Ofcom has warned it could intervene if mobile and broadband providers do not do more to help customer struggling to afford their bills.
The pandemic has elevated the role of connectivity within society over the past 18 months, with many people reliant on communications for work, education, leisure and commerce, as well as to access to public services.
Many of these changing behaviours are likely to remain permanent as lockdown restrictions and social distancing measures are eased, potentially increasing the digital divide between those who can use or afford connectivity and those who cannot.
Ofcom has noted the efforts made by telcos to ensure as many people as possible remained connected during lockdown. Communications providers worked to ensure their networks remained resilient in the face of additional demand, offered additional data where needed, and launched affordable social tariffs.
However, the regulator says that although consumers are receiving more value for money, many people on low incomes are still struggling to pay.
It says just 1% of homes eligible for social tariffs have taken advantage of deals that could save the average household £200 a year, while it also notes the different approaches to dealing with customer debt which has risen from £475 million to £550 million in the past year.
It wants providers to increase awareness of affordable bundles to drive takeup and to see enhanced protections for customers who cannot pay their bills. Should the industry fail to take action, then Ofcom says it could recommend legislation that imposes these obligations by law.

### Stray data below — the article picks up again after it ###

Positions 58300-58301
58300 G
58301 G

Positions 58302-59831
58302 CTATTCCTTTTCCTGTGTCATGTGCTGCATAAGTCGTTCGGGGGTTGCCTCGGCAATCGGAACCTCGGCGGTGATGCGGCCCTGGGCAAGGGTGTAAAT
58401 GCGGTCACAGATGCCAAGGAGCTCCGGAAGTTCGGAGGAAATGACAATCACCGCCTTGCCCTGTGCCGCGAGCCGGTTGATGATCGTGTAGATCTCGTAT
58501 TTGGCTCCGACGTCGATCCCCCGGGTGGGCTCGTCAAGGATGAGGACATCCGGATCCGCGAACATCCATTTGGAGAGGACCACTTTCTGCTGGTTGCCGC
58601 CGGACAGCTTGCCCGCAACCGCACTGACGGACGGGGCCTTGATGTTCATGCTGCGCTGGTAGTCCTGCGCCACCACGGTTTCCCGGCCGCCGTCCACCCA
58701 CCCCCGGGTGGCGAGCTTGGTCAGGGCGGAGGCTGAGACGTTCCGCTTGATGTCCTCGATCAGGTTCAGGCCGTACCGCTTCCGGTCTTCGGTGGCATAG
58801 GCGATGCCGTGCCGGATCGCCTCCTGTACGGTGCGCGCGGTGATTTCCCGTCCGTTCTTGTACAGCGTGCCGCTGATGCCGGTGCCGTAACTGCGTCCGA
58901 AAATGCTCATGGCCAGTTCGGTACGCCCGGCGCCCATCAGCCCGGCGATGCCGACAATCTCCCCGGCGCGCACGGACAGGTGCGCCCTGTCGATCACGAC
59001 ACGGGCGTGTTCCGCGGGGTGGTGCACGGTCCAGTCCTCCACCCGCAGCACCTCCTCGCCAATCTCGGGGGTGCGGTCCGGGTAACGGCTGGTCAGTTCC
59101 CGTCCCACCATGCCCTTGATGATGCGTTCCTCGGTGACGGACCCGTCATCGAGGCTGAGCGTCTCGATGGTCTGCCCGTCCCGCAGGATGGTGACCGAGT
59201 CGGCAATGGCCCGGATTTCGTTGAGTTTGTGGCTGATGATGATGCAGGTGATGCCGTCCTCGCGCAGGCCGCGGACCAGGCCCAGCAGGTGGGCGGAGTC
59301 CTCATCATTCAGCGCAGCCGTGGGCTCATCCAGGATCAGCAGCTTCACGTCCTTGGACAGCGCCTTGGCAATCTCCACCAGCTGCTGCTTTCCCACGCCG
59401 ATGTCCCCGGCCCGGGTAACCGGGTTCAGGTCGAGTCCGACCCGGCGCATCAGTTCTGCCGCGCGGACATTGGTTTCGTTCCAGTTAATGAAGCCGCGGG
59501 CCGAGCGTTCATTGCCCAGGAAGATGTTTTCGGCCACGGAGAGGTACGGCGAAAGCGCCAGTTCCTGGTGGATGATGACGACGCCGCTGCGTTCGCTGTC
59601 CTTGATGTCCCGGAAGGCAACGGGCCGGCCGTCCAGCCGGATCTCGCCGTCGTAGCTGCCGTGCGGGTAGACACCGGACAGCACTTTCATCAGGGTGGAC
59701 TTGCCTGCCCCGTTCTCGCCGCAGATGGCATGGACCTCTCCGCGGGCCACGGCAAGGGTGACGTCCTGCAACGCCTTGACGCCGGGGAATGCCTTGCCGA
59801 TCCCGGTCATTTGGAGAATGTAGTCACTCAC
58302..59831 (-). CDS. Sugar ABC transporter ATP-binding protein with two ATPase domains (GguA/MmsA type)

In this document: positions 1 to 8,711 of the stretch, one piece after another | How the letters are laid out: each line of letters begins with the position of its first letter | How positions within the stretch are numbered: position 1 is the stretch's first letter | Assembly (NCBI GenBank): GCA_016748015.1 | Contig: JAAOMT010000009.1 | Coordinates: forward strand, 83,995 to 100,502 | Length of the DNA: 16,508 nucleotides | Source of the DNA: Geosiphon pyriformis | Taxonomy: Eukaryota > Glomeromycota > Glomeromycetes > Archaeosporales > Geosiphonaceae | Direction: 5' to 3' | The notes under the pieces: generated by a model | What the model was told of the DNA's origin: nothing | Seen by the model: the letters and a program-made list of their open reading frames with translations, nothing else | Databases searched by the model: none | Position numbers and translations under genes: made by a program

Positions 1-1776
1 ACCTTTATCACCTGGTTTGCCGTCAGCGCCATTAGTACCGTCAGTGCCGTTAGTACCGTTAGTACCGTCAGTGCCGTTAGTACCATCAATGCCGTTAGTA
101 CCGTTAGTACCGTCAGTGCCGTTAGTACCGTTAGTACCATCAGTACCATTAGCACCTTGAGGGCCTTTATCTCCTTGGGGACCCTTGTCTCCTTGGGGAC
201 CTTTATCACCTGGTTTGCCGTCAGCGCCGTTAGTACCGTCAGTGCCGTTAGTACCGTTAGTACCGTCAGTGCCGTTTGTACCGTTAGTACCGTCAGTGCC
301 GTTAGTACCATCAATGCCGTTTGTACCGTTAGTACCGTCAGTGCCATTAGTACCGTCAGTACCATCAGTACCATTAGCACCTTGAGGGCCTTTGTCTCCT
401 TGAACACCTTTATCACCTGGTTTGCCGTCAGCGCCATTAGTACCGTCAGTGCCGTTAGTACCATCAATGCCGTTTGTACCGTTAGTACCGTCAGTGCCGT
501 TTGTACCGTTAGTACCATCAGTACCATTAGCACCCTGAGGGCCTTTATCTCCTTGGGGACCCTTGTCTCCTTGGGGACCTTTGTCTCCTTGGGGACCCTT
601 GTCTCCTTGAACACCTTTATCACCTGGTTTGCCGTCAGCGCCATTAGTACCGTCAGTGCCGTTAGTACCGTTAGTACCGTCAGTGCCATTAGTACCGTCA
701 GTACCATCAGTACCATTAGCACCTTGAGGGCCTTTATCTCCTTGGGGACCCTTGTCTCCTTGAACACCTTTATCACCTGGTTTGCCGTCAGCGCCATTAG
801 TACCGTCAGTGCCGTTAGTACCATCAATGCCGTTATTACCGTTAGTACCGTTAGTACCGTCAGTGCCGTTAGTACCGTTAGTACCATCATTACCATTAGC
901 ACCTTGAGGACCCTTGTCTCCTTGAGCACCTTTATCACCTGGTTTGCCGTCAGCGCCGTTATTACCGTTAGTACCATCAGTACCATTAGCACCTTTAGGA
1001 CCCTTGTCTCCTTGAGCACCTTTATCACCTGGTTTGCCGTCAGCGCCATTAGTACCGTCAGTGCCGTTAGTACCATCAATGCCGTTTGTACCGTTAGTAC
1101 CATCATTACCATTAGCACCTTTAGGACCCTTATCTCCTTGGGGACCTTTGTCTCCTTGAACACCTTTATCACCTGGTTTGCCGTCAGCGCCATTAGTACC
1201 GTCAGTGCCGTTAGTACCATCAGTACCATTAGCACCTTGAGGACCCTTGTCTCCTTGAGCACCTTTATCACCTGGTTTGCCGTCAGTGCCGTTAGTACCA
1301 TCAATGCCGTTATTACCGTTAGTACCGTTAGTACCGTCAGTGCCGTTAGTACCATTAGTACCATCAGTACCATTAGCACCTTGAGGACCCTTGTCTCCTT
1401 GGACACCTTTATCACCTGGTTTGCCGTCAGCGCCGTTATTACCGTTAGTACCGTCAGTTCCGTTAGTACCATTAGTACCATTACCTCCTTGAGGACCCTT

“Many of us take being able to get online and use a mobile phone for granted, but if you’re on a low income or have fallen on hard times, being able to pay for these vital services can be really tough,” said Lindsey Fussell, Ofcom’s Networks and Communications Group Director.
“We’re concerned that many households on the lowest incomes are struggling to stay on top of their bills and providers need to take action to make sure these customers get the help they need.”
BT has already replied to the news, highlighting the initial success of its Home Essentials platform earlier in 2021.
“However, we want we want to encourage more customers who need our help to get in touch,” a BT statement said. “We know from recent research that 54% of people are uncomfortable sharing their problems due to embarrassment and fear particularly when it comes to their finances, and we want to help break down those barriers of asking for help with Here For You – a campaign to raise awareness of the all the support we provide customers who need more help – and we encourage similar approaches across the industry.”
“Fast, reliable connectivity has never been as important as it is today, with millions of people relying upon our networks to get back on their feet after the pandemic – so we launched BT Home Essentials our low-cost fibre package that will now include all customers on Universal Credit, to provide a potential 4.6 million families across the UK with half-price fibre broadband and calls.”